The biggest factor in choosing your set-up is this... A bright light on the helmet directs light along the same angle as your line of sight. This means that objects in your path will not have a shadow visible to you. A brown rock on a brown dirt trail can appear virtually invisible. It will not stand out as a significant object. For this reason, I prefer bar lights only. Shadows of objects and contours are far more pronounced. On the rare occasion I run a helmet light, I run a less powerful light on the head.
    TTUB - Ventura County California

  8. #8
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    OP, I'm a newbie to riding at night as well, just went on my 2nd night ride last night.

    My setup:

    Revtronic BT40S for my handlebars
    Gloworm X2 Adventure in Neutral White for my helmet

    I had a NR Lumina 850 Micro and was unhappy with it after the first ride. It was supposed to be 850 lumen for 1.5hrs but it started fading within the first 30mins. My riding buddy has a Cygolite that's 850 lumens and his stayed bright the whole ride, which was a bit over an hour. Returned it and got the Gloworm on the Black Friday sale and couldn't be happier. It's bright, customizable and most importantly, it kept the same brightness the whole ride.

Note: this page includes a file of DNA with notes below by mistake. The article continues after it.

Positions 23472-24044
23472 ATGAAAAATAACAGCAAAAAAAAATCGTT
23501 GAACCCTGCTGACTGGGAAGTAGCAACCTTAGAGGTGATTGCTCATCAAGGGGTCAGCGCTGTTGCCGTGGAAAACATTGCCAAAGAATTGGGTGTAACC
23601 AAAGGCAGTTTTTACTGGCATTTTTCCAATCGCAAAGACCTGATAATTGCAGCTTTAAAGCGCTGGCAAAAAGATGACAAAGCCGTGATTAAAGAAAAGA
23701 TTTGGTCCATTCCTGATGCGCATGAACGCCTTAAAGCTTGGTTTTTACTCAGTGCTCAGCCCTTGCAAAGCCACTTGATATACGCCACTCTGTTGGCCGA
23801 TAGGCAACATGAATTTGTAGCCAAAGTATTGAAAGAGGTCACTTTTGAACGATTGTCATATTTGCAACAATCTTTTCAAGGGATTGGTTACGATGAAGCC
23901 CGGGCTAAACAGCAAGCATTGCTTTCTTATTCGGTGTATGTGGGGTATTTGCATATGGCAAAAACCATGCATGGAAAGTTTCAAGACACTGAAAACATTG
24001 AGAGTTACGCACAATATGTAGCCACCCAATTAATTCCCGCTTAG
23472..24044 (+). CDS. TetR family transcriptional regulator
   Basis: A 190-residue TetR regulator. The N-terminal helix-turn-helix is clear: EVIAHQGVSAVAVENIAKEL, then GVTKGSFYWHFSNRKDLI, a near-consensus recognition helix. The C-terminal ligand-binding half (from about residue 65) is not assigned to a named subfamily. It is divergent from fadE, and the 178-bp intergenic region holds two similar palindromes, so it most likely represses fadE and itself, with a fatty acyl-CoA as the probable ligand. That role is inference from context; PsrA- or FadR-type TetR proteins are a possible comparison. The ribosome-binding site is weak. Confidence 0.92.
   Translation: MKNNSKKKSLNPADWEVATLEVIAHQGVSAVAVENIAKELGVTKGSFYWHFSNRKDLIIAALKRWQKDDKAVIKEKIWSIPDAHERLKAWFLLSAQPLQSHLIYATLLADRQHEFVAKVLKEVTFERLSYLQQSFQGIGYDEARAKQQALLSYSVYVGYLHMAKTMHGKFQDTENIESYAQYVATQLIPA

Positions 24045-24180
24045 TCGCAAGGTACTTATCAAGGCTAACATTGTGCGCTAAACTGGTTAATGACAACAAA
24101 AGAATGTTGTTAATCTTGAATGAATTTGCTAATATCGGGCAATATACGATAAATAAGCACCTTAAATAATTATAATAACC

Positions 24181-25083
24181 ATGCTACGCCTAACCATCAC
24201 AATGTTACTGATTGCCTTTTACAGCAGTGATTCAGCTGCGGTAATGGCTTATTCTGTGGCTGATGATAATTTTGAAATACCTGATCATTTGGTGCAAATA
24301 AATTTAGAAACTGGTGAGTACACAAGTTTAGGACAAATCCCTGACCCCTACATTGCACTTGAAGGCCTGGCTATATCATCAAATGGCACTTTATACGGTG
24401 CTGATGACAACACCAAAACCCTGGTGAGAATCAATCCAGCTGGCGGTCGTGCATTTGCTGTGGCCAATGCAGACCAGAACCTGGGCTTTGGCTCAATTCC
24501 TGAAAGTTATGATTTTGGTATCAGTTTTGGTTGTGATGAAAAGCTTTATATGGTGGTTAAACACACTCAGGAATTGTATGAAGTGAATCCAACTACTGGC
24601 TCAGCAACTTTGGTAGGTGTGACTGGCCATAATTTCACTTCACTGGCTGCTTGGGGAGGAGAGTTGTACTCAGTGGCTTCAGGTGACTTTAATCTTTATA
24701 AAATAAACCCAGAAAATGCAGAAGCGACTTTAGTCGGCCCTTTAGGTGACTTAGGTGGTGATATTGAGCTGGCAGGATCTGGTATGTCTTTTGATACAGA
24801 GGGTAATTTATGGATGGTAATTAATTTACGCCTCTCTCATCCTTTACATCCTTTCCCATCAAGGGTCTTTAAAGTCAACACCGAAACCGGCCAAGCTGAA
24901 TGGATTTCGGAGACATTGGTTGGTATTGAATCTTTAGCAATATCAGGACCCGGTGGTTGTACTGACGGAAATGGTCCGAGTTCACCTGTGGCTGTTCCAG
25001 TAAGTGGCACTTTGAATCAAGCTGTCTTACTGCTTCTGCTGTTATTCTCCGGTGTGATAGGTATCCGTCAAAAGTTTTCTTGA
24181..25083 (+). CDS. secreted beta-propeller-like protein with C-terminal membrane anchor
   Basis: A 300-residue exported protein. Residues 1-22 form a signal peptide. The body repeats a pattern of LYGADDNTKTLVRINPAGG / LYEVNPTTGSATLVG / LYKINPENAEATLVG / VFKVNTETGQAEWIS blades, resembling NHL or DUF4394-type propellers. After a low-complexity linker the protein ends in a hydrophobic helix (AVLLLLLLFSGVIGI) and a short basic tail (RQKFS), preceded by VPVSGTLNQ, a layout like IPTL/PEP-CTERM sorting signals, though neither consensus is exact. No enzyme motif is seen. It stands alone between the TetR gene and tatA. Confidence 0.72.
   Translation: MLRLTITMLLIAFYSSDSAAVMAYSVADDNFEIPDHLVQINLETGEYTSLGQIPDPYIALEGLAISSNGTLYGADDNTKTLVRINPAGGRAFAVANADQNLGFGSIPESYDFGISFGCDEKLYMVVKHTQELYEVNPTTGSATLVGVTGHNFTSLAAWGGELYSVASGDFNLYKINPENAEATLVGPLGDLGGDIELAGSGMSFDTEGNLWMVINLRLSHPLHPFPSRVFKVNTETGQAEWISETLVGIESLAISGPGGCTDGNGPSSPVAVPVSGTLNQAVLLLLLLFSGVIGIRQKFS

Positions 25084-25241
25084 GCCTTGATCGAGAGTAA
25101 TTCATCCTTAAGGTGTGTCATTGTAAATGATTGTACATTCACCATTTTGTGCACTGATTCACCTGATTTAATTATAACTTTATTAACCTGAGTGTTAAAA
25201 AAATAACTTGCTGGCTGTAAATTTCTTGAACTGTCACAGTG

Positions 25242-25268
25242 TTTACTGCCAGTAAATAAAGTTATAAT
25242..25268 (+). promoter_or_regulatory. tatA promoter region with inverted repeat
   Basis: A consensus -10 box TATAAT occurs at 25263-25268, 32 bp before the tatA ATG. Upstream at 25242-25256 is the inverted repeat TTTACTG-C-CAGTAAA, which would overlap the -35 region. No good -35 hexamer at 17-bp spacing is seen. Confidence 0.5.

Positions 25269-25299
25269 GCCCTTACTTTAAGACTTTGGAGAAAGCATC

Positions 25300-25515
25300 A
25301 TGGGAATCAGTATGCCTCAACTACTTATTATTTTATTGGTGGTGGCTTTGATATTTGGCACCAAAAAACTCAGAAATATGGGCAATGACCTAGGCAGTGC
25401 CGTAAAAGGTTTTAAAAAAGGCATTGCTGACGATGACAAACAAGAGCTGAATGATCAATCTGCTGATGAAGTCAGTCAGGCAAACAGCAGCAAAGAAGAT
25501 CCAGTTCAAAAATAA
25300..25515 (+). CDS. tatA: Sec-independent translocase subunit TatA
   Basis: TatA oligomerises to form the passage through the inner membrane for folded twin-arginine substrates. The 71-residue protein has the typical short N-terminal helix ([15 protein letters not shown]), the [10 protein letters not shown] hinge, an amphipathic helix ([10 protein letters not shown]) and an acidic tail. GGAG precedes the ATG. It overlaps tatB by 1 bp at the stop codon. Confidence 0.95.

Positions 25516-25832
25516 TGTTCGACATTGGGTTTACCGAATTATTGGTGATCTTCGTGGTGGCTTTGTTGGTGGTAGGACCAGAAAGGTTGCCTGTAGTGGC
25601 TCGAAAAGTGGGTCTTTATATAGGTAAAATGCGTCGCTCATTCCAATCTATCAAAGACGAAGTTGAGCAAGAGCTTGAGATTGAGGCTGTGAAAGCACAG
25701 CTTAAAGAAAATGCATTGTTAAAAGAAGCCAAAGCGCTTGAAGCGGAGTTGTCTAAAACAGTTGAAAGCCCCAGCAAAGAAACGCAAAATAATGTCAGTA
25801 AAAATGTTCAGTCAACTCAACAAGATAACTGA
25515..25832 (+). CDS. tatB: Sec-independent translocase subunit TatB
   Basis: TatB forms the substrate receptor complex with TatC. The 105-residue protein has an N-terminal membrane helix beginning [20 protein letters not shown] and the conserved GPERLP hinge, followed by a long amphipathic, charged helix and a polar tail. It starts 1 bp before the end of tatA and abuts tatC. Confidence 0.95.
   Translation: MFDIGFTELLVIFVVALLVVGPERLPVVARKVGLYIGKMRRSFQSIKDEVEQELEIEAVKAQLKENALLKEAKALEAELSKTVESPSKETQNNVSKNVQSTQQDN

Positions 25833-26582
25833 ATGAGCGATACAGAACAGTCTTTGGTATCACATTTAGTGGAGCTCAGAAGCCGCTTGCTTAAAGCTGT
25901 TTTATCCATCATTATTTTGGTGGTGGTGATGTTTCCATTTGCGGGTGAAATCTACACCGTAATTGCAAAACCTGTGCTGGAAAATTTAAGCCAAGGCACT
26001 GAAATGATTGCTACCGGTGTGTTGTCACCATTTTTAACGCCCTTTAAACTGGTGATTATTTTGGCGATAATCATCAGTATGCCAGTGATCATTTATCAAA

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  9. #9
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    My setup is a modded bt40s (2000 lm max) on the bars and an ituo xp2 (1500 lm) on the helmet. Perfect for dark woods - wild board get a sunburn

  10. #10
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    UK rider here, currently running 2 cheapo chinese ebay 1600 lumen cree units on the bars with 4 cell batteries and a exposure joystick mk12 on the helmet with max 1000 lumens. The current setup lasts me a good 3hrs apart from the exposure as it only lasts 1.5hrs on full but i normally run it at 75% which lasts the 3hrs. If money was no object i would probably go for the bigger exposure lights. Used on CX tracks and red graded trails.